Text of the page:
Why do I save so many drafts? you may be asking. Why not just save over the old version a million times? Doesn’t that save space on your hard drive? Well, yes, it does. But it also means that you cannot ever access the old version again. And let’s say you had a scene that you wrote, and after a few months you realize it just doesn’t fit with this particular book, so you delete it. Then you save that draft — and what have you done? You’ve deleted that scene permanently. What happens if you want that scene later, for a different book?! It’s gone! All gone! No turkey sandwiches! No gallons of turkey soup!

So that’s why I save so many versions. In different places. My laptop. My external hard drive. My email. My flash drive.

When I’m revising, I prefer a hard copy — although I am really liking my new method of saving my latest draft as an ePub document and loading it on my Nook. The only problem with that is you have to make the notes on a notepad (or utilize the handy-dandy Notes feature, which allows you to tap a word and then make a note that you can reference later). But the hard copy is great because I can take my colored pen and my Post-It Notes and go to town.

These are pages from a draft I revised earlier this year. This is what some of my pages look like:

page 1

Here, I’ve left myself notes about plot and character development. My first note is telling myself that the dates don’t match up, and that it’s too early for my MC to make any conclusions about whether one death had anything to do with another.

The second one is a reminder that although I know where this story is heading, my MC doesn’t quite yet, and I need to make that clear to the readers! She’s still jumping to conclusions — an easy thing for me to do, when I already know how the story is going to end (by this time, I did know, but I don’t always), and my MC needs to back off a bit and we need to let things develop.

Then, in the text itself, I am forever crossing out lines and rewriting them, and leaving myself notes about “this makes no sense!” Which is something you, as a writer, also need to watch out for:  you know your story better than anyone. Make sure you don’t assume too much! Always ask yourself:  if I was reading this for the first time, or if I didn’t know my own research, would any of this make sense? That’s where your beta readers come in. You need to rely on them to tell you when they get confused and where you haven’t given enough explanation. And you need to make sure they do tell you!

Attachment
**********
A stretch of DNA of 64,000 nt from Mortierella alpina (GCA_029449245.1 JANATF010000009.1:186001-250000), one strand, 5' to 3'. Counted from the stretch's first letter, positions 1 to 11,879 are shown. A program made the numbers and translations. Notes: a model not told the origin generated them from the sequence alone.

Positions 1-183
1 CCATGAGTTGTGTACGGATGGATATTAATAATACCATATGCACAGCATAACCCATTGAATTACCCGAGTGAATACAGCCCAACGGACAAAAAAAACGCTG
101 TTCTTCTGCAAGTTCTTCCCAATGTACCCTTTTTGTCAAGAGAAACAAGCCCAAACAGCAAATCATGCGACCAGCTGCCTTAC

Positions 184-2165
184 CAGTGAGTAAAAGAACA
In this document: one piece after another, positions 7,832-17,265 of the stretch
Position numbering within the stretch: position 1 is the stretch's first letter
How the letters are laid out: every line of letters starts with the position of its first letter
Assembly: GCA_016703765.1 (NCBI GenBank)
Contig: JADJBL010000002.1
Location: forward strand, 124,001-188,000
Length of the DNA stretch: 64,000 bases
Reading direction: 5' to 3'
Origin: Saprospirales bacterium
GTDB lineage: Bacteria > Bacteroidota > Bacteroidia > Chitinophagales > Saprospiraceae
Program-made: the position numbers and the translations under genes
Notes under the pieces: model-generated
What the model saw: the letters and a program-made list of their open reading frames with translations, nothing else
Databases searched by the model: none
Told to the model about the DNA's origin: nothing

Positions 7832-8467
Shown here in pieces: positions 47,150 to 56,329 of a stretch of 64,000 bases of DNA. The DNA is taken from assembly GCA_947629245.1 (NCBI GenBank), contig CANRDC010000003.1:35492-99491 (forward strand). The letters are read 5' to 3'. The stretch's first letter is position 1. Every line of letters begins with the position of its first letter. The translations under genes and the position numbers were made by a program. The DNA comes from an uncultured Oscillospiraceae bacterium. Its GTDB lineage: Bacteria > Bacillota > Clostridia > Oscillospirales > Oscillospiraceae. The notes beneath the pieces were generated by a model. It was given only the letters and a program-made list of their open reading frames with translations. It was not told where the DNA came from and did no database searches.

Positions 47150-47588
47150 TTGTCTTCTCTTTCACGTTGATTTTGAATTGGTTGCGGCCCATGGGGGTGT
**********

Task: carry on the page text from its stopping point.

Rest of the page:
You’ll also see that I write in a purple pen. I will often do dark green, or red, but purple is fast becoming my favorite. I just don’t do black. Ever. It’s too easy to miss things when you go back to do the edits. page 3

Like I said, I’m very hard on myself. I’m a perfectionist, and I don’t like to make mistakes,and if something sucks, I am not shy about letting myself know it! 🙂 For instance, this note says “all of this needs rewritten.” Then I tell myself how I think it should really go. This is just a bare-bones outline, but when I come back to do the rewrites, I’ll have it.

In fact, there are four notes to rewrite this page. And you can see from all the chicken-scratches and purple ink, I wasn’t happy with this scene as written. (I just re-read this scene, in its new version, and I’m still not entirely happy with it, to be honest.) But I never, ever tell myself just to rewrite something, without giving myself a note as to why, or what I should do. That way, I always have that blueprint for later.

With this last one, there’s no major page 2Post-It Notes, but you do see two ink colors: purple and pink. The purple is my note; the pink is a simple “OK” in a circle, to let myself know that I made that change to my satisfaction.

With this particular dialogue exchange, I have three characters “on stage” — my MC, and the two ghosts she knows at her college, Emmett and Harry. They’re . . . you know . . . teenage boys . . . and they’ve been together so long that my MC cannot tell which is which. So when I wrote this exchange where I had no tag lines and no attributions, I got lost myself! 🙂 I needed to remind myself that at this particular point, only Harry was talking; I had to get Emmett in there somehow. Once I had rewritten that, I put the “OK” there to let myself know that this had been completed.

The revision process is different for everyone. As an OCD, sticky-note obsessed, purple-pen-loving writer, this is my method. And it works for me. It might work for you, too, which is why I wanted to share it. It’s a simple process. Brutal, but simple at heart. If you are willing — to quote Stephen King — to murder your darlings, this can work for you. So to recap what I do:

1.) Colored pens and sticky notes.

2.) A hard copy of my manuscript.

3.) A quiet time and place to work. This may be difficult, particularly if you live with cats, as I do. Find a coffeehouse nearby.

4.) Depending on how focused you can be, you may need to read through your manuscript several times. What you’re looking for is:  grammar, sentence and paragraph structure, character development, odd dialogue, adverbs (get rid of them!!!), plot development, lines that can be cut, and of course, those places where Things Aren’t Quite Right. A scene may need moved. A character may act oddly. You may have referenced something that you actually haven’t talked about yet.

5.) If you’re focused and practiced, you may be able to do everything in one go-through. If you’re not, you may want to make two or three passes. Maybe that first time, you’re looking solely at grammar and sentence structure. On your second, you can look at those “not quite right” things. Maybe you’ve already marked a few.

6.) The more familiar you are with your own work, the harder it is to edit. You just don’t see the trees for the forest — or in our case, the twigs. Which is another reason why you need good beta readers.

So I hope that helped a little. Next week, I may continue with some more examples of my own editing and revision process, and share some comments that my own betas have made (we’re to meet this coming Saturday!).